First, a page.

European Novel(ties): Pereira Maintains and Grand Hotel Europa
In the latest installment of our monthly book club, Gijs Verhoeff and Catherine Wood review two books that show the idyllic beauty of European cities, but make the reader question what is going on underneath the surface.
Pereira Maintains – Antonio Tabucchi, original language: Italian (as Sostiene Pereira)
Pereira Maintains takes you back to the Iberian peninsula In the 1930s. An elderly man, called Pereira, works for a local newspaper in Lisbon, where he’s responsible for the culture and literature section. He takes his work very seriously and spends his day writing obituaries of writers, thinking about foreign literature, and translating mostly French stories. In that sense it is a perfect addition to the discussions in European Novel(ties).
Pereira’s ‘account’ describes the changes in Portuguese society under the Salazar regime. The Spanish Civil War is an important backdrop to the monotone life of the old man. Pereira originally prefers his usual apathy to the developments. This changes when the encounters with a young man - Monteiro Rossi - force him to take position.
The book is a captivating account on when and how to take a stance against fascism. Pereira Maintains explores how long it remains possible to argue that the politics that disrupt the lives of others won’t involve you, or how long you can remain ‘uninvolved.’ In that sense, it shows how politics is and always will be personal.
Ultimately, the most important literary tool of the author has been the ‘testimonial’ style, which reminds the reader of a police report. From page one, it is clear that the reader cannot fully trust the account of the events. The possibility of censorship in the story that you’re reading and the possibility of Pereira lying about his role, loom over the book. Moreover, because you only indirectly experience the events through Pereira’s testimonial, you don’t know the motives of all the other characters. Both Pereira Maintains and Grand Hotel Europa leave you to wonder what you can believe. This effect is similar to the foreword of Nabokov’s Lolita and the final page to Karin Boye’s Kallocain.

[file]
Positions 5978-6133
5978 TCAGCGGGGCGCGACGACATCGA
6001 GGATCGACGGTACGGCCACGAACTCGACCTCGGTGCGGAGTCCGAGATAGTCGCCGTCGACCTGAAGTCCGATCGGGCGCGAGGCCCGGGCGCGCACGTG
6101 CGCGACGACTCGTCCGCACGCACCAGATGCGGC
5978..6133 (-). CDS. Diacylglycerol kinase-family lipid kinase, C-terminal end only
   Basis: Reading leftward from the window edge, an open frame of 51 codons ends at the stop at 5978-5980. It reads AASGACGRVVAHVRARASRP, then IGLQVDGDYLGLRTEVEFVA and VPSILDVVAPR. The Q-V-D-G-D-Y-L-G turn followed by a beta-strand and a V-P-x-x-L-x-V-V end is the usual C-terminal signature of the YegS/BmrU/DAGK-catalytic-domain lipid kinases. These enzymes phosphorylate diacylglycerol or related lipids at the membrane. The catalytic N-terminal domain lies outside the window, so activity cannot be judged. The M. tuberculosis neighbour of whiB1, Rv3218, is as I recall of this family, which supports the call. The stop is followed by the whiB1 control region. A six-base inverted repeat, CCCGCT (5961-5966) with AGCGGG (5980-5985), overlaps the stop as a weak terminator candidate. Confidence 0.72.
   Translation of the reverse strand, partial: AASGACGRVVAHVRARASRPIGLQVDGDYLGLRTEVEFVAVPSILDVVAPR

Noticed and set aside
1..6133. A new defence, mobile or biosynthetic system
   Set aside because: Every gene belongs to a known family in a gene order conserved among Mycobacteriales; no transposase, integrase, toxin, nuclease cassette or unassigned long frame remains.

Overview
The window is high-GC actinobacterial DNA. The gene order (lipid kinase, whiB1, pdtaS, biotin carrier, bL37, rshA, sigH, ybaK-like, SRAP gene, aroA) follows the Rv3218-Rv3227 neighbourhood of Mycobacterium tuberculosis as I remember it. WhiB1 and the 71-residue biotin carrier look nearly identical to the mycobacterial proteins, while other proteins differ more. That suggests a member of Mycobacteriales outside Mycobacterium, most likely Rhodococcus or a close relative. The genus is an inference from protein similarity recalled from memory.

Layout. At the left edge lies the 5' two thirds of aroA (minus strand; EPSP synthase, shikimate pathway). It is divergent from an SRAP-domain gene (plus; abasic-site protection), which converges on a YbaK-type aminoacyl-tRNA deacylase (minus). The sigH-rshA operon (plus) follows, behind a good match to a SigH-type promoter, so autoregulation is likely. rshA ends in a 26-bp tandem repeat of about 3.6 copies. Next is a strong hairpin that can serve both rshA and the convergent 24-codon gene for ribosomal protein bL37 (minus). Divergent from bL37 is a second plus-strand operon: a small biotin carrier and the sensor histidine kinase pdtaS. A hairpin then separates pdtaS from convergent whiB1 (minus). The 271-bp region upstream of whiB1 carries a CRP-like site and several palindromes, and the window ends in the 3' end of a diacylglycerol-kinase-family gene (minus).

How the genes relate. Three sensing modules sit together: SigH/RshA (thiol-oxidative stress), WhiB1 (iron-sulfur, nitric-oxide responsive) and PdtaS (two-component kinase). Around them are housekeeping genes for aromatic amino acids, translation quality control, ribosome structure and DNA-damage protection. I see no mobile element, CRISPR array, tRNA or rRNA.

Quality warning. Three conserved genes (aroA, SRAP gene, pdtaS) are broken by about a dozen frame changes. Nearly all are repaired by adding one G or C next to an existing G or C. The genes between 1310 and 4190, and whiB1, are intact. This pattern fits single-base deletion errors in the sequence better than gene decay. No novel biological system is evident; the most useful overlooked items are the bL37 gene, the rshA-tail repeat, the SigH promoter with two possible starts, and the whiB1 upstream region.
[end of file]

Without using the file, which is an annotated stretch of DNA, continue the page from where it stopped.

Even more than making you wonder what to believe, Pereira Maintains is truly a plea to believe in something - preferably something bigger than yourself and the attention to help others. It’s a short, but powerful novel that is as relevant now - under a Giorgia Meloni government - as when it came out in 1994 during the first government of Silvio Berlusconi.
Grand Hotel Europa — Ilja Leonard Pfeijffer, original language: Dutch
After finishing Tabucchi’s slim novel, if you’re up for a longer read, Ilja Leonard Pfeijffer’s Grand Hotel Europa, first published in 2018 and translated to English in 2022, is a good option. Like Pereira Maintains, Grand Hotel Europa is written by an outsider about another European country. But while the main setting of the novel is Italy, where the author/main character had settled (and no longer considered himself a ‘tourist,’) the European continent as a whole plays a crucial role in the book. It provides a vehicle for Europeans to reflect on what they have been, what they are, and what they will become in an increasingly globalized and complex world.